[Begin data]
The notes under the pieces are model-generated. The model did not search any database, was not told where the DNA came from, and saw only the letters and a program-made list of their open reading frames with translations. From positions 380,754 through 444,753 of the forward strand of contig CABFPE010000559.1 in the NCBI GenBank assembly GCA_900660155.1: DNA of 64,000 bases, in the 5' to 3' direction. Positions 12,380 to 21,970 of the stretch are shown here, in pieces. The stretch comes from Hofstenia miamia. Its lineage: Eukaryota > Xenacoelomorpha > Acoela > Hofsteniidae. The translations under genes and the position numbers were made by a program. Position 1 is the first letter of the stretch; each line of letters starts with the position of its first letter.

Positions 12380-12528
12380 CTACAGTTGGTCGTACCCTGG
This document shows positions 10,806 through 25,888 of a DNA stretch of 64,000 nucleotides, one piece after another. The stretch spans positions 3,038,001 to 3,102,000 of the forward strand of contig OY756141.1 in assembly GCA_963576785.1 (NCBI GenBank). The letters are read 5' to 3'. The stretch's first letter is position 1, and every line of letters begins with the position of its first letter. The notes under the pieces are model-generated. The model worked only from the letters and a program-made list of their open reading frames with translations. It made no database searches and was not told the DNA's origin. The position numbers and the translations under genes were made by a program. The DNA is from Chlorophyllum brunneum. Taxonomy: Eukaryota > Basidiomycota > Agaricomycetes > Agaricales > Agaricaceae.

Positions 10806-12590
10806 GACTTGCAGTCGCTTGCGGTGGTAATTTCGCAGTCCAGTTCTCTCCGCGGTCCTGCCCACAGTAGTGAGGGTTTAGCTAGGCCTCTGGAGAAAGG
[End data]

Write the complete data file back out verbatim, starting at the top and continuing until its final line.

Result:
The notes under the pieces are model-generated. The model did not search any database, was not told where the DNA came from, and saw only the letters and a program-made list of their open reading frames with translations. From positions 380,754 through 444,753 of the forward strand of contig CABFPE010000559.1 in the NCBI GenBank assembly GCA_900660155.1: DNA of 64,000 bases, in the 5' to 3' direction. Positions 12,380 to 21,970 of the stretch are shown here, in pieces. The stretch comes from Hofstenia miamia. Its lineage: Eukaryota > Xenacoelomorpha > Acoela > Hofsteniidae. The translations under genes and the position numbers were made by a program. Position 1 is the first letter of the stretch; each line of letters starts with the position of its first letter.

Positions 12380-12528
12380 CTACAGTTGGTCGTACCCTGG
This document shows positions 10,806 through 25,888 of a DNA stretch of 64,000 nucleotides, one piece after another. The stretch spans positions 3,038,001 to 3,102,000 of the forward strand of contig OY756141.1 in assembly GCA_963576785.1 (NCBI GenBank). The letters are read 5' to 3'. The stretch's first letter is position 1, and every line of letters begins with the position of its first letter. The notes under the pieces are model-generated. The model worked only from the letters and a program-made list of their open reading frames with translations. It made no database searches and was not told the DNA's origin. The position numbers and the translations under genes were made by a program. The DNA is from Chlorophyllum brunneum. Taxonomy: Eukaryota > Basidiomycota > Agaricomycetes > Agaricales > Agaricaceae.

Positions 10806-12590
10806 GACTTGCAGTCGCTTGCGGTGGTAATTTCGCAGTCCAGTTCTCTCCGCGGTCCTGCCCACAGTAGTGAGGGTTTAGCTAGGCCTCTGGAGAAAGG